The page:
Every good camper could list a few most important things that need to be considered when packing for a hiking trip. Now, in case you don’t know any pro hikers, I guess you’ll just have to rely on internet and post like this one to give you some basic tips on packing for a hiking trip. But, don’t worry, I did my research… plenty of it so I am going to give you some good tips suggested by various experienced people all around the globe. And here are 8 tips on packing for a hiking trip to help you get started:
Balancing your backpack properly isn’t as simple as it seems and it definitely involves much more than just making sure the weight is distributed evenly between left and right. I’d pack my bag using my standard “heavy things go first” logic but experts say that is actually a huge no-go! Heavy things are supposed to be somewhere near center, as close to your back as possible. If you have an internal frame backpack, you’ll need to pack the heavy items above the lower third as opposed to external frame backpacks, where heavy weight stuff must be placed in the upper third. Tricky stuff, I tell you!
Having to dig through the entire content of your backpack only to find sun block totally splattered all the way in the bottom will make you one unhappy hiker. Well, that’s why order is the second most important of all tips on packing for a hiking trip any experienced hiker could ever give you. Things you will be using a lot go in last, meaning that they should either be inside the bag on top of all other things or outside the bag, in the pockets.
You need to make sure your clothes don’t get wet so I have to add waterproofing to this list of tips on packing for a hiking trip. Yup, I know it’s a must-do and I know you’d remember it anyways but hey, better safe than sorry. Right? Anyways, compression bags wok great but if you don’t have those, ‘d say go with regular Ziploc bags – they are cheap, easy to use and you probably already have them at home.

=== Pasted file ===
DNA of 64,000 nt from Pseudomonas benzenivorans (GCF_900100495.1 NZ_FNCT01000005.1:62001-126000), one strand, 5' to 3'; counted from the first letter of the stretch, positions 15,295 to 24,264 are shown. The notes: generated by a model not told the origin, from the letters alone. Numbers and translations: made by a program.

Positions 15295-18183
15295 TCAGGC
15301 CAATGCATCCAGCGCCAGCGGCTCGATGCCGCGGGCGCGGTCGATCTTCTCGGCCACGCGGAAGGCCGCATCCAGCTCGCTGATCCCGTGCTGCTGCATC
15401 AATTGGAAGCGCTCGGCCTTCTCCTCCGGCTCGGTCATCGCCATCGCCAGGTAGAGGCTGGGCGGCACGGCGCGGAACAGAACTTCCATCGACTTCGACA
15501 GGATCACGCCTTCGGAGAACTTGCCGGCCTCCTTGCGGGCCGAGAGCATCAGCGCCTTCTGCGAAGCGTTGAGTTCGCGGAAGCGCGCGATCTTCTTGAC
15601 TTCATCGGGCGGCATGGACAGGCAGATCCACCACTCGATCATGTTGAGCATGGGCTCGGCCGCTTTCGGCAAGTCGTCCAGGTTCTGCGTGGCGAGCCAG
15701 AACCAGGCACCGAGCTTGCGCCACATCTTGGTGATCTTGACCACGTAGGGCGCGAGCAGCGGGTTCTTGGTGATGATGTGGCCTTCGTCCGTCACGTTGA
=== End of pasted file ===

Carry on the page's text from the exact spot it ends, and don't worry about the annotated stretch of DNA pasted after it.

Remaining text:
You need food that’s easy to prepare and rich in nutrients. Energy bars make great snacks, muesli makes great breakfast, puddings make great dinner while you might want to think about canned fish, fresh vegetables, rice, dried vegetables and spices for lunch. The food you eat on your hiking trip must be higher in sugar, salt and fat, because you won’t have much time to eat and you’ll need all the energy you can get. Have in mind one thing – you’ll have to carry everything you pack so skip fancy stuff!
Okay, girly-girls, pay attention to this one as it may be one of the most important tips on packing for a hiking trip you’ll read here. If you’re anything like me, you’ll probably be tempted to pick prettiest T-shirts you have and end up regretting it big time. Sure, you’ll be the most stylish one of all campers but you’ll also be the one with sunburns or frost bites, depending on the season, of course. Oh, and how to you feel about having all kinds of bugs on your gorgeous T shirt?
Trying to see the big picture will help you pack all the important such as: tent, sleeping bag, change of clothes, food, water etc. It might, however, make you forget small things you might miss badly. Like…umm… toilet paper? Now, an extra roll or a few packets of tissues could sure come handy, especially if you’re going to a place where prickly greens are the only greens. I bet that having to choose between that and a rock won’t be a story you’d want to share with your grandkids.
Some hikers suggest cotton clothes, others don’t. Some are in favor of light colors, others vote for darker ones. Well, what can I say? It’s up to you. I’ll just give you some most important facts. Fact number one: cotton is comfy although it takes forever to dry. Fact number two: Light clothes will keep insects away. Fact number three: Dark clothes dry faster.
Summer in the city is waaay different than summer on a mountain so you’ll always need a waterproof, windproof jacket, warm clothes and a few pairs of nice, warm wool socks. But don’t get me started on those nights spent outdoors! Ask any camper/hiker and you’ll find out that temperatures can drop even 20-30 degrees, if not even lower! Have that in mind and, oh, yeah, one more thing – your jacket must be easy to take out in case of rain so pack it accordingly.
Any hikers out there willing to share their tips on packing for a hiking trip? Come on, now, don’t be shy! Tell me something about your best and worst hiking trips ever and explain what made a trip in question so great/horrible.
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